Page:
Tuesday, June 17, 2008
San Pedro, Los Angeles, California
Selected Text From Wikipedia:
San Pedro is a beach community within Los Angeles, California, USA. It was annexed in 1909 and is a major seaport of the area. The town has grown from being dominated by the fishing industry to become primarily a working class town within the City of Los Angeles. The name of the town is pronounced "San Pidro" by its residents, even its Hispanic residents, rather than by its Spanish pronunciation.
The site, at the southern end of the Palos Verdes Peninsula, on the west side of San Pedro Bay, was used by Spanish ships starting in the 1540s.
Origin of name
San Pedro was named after St. Peter of Alexandria, a 4th century bishop in Alexandria, Egypt. His feast day is November 24 on the local ecclesiastical calendar of Spain, the day on which Juan Rodriguez Cabrillo discovered the bay in 1542 which would become "San Pedro." Santa Catalina Island, named after St. Katherine of Alexandria, was also claimed for the Spanish Empire the next day, on her feast day, November 25th. In 1602-1603, Sebastián Vizcaíno (1548-1624) officially surveyed and mapped the California coastline, including San Pedro Bay, for New Spain.
Regular settlement began in 1769 as part of the effort to populate California, although trade restrictions encouraged more smuggling than regular business. The Rancho San Pedro is the site of the first Spanish land grant in Alta California, New Spain. The land was granted in 1784 by King Carlos III to Juan Jose Dominguez, a retired Spanish soldier who came to California with the Gaspar de Portolà expedition.
When New Spain won its independence from the Spanish Empire and Alta California became part of Mexico, the trade restrictions were lifted, and the town flourished. Under United States control after 1848, when the United States defeated Mexico in the Mexican-American war, the harbor was greatly improved and expanded under the guidance of Phineas Banning. San Pedro became a major port of the West Coast and is now the busiest port in the country.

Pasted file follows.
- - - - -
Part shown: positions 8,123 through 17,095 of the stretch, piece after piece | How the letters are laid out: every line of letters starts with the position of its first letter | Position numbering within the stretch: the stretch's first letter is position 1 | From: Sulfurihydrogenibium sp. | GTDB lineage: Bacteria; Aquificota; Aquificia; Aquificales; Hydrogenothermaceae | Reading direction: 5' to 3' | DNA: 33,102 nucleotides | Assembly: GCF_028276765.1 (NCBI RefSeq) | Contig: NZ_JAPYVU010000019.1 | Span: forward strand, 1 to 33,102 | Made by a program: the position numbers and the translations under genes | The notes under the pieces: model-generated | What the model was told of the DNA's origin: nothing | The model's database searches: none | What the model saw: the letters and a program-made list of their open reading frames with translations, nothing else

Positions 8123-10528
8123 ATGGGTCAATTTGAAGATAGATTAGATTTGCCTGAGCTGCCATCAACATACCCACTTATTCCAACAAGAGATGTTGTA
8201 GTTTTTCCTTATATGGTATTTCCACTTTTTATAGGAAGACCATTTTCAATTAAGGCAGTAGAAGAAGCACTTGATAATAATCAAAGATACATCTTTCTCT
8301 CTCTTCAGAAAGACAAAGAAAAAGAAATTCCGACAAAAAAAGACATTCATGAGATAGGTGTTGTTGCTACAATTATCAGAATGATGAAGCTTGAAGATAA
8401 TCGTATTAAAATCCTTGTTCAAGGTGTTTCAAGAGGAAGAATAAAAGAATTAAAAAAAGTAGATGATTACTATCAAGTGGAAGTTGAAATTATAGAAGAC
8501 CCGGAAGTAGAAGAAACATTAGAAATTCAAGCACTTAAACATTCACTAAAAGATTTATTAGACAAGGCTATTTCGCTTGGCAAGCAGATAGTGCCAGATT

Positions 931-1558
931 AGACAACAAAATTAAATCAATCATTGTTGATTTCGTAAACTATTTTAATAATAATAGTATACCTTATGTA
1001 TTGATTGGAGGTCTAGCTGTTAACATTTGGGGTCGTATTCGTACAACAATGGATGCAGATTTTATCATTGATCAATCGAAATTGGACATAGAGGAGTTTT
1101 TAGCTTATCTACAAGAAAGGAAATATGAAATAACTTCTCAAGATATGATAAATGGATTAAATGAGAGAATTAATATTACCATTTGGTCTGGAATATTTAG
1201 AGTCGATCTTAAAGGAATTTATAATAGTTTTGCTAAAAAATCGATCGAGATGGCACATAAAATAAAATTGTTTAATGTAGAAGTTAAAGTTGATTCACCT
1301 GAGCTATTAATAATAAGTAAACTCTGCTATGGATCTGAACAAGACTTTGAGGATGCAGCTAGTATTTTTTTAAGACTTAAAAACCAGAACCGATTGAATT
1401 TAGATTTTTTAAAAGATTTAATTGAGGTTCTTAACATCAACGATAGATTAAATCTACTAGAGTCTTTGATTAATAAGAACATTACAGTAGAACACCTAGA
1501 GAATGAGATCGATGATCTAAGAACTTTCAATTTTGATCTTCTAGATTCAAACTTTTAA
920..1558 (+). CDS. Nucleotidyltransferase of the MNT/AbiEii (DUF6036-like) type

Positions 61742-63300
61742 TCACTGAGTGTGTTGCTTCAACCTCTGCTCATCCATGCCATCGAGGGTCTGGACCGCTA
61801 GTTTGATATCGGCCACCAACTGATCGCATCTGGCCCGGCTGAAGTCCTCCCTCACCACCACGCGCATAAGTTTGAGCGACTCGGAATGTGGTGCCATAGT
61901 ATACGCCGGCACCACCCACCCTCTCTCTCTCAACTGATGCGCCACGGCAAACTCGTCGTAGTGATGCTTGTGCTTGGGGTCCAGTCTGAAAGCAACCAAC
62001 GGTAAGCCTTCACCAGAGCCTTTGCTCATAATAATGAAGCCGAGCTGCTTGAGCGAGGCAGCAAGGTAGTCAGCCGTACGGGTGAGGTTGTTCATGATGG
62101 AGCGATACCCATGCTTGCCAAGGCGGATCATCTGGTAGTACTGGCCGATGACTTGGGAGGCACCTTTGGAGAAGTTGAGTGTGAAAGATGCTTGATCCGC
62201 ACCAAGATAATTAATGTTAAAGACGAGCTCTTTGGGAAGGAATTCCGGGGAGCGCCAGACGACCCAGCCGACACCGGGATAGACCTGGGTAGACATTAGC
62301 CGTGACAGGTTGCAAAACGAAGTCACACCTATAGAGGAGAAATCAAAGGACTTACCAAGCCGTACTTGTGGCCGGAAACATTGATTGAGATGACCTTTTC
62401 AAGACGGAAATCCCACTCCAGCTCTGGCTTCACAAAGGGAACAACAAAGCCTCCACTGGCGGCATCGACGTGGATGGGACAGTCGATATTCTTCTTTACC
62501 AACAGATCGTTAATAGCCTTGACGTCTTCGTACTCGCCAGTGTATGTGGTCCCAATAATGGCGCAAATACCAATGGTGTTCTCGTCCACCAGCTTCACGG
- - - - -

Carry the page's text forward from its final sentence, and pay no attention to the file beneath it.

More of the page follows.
In 1888, the War Department took control of a tract of land next to the bay and added to it in 1897 and 1910. This became Fort MacArthur in 1914 and was a coastal defense site for many years. Many other facilities were established in the San Pedro area, and it was a popular port of call for U.S. Navy ships, especially during World War II. The town became a well known watering hole for sailors and Marines during leave and established a reputation as a rough-and-tumble town.
Los Angeles Annexation
In 1906, the City of Los Angeles annexed a long narrow strip of land connecting the city to the coast, and in 1909, the city annexed San Pedro and the adjacent town of Wilmington. The odd shape is still seen in the map of the city.
Port of Los Angeles
San Pedro, Wilmington, and Terminal Island are the locations of the Port of Los Angeles.
Ethnically diverse, San Pedro was a magnet for European immigrants from various countries for years, reflected in the number of restaurants representing diverse cuisines, especially Croatian, Portuguese, Mexican, Italian, and Greek. San Pedro is home to the largest Italian-American community in Southern California, centered on the "Via Italia" (South Cabrillo Avenue). Estimates state that the community numbers about 45,000 Italian-Americans. San Pedro is also considered the heart of the Croatian community in Los Angeles. This community, originally comprised of seafarers and fishermen from the Dalmatia (especially the islands of Brač, Hvar, Vis and Korčula) region, has been present in San Pedro since the settlement began more than 200 years ago. The City of Los Angeles even named a stretch of 9th Street "Croatian Place" in honor of the city's old Croatian community. There are reportedly more than 35,000 Croats in San Pedro, making it the biggest Croatian community on the Pacific.